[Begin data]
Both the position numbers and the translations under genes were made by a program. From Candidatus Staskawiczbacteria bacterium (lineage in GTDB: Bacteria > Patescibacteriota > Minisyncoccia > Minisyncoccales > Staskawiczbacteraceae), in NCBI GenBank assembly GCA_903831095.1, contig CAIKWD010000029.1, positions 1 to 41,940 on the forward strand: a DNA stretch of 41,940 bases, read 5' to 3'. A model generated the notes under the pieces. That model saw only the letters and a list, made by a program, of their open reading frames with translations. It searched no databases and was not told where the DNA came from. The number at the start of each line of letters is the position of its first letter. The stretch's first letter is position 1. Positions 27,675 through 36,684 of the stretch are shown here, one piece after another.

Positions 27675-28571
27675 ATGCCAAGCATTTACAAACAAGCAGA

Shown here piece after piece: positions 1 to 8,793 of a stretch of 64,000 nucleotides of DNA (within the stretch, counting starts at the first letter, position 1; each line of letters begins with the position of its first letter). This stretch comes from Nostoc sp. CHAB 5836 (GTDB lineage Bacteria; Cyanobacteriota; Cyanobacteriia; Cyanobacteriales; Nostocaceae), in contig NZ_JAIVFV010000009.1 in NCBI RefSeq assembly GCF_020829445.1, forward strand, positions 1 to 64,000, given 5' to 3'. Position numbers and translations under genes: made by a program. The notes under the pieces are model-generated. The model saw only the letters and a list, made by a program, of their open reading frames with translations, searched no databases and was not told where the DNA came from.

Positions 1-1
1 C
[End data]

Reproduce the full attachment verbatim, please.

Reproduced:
Both the position numbers and the translations under genes were made by a program. From Candidatus Staskawiczbacteria bacterium (lineage in GTDB: Bacteria > Patescibacteriota > Minisyncoccia > Minisyncoccales > Staskawiczbacteraceae), in NCBI GenBank assembly GCA_903831095.1, contig CAIKWD010000029.1, positions 1 to 41,940 on the forward strand: a DNA stretch of 41,940 bases, read 5' to 3'. A model generated the notes under the pieces. That model saw only the letters and a list, made by a program, of their open reading frames with translations. It searched no databases and was not told where the DNA came from. The number at the start of each line of letters is the position of its first letter. The stretch's first letter is position 1. Positions 27,675 through 36,684 of the stretch are shown here, one piece after another.

Positions 27675-28571
27675 ATGCCAAGCATTTACAAACAAGCAGA

Shown here piece after piece: positions 1 to 8,793 of a stretch of 64,000 nucleotides of DNA (within the stretch, counting starts at the first letter, position 1; each line of letters begins with the position of its first letter). This stretch comes from Nostoc sp. CHAB 5836 (GTDB lineage Bacteria; Cyanobacteriota; Cyanobacteriia; Cyanobacteriales; Nostocaceae), in contig NZ_JAIVFV010000009.1 in NCBI RefSeq assembly GCF_020829445.1, forward strand, positions 1 to 64,000, given 5' to 3'. Position numbers and translations under genes: made by a program. The notes under the pieces are model-generated. The model saw only the letters and a list, made by a program, of their open reading frames with translations, searched no databases and was not told where the DNA came from.

Positions 1-1
1 C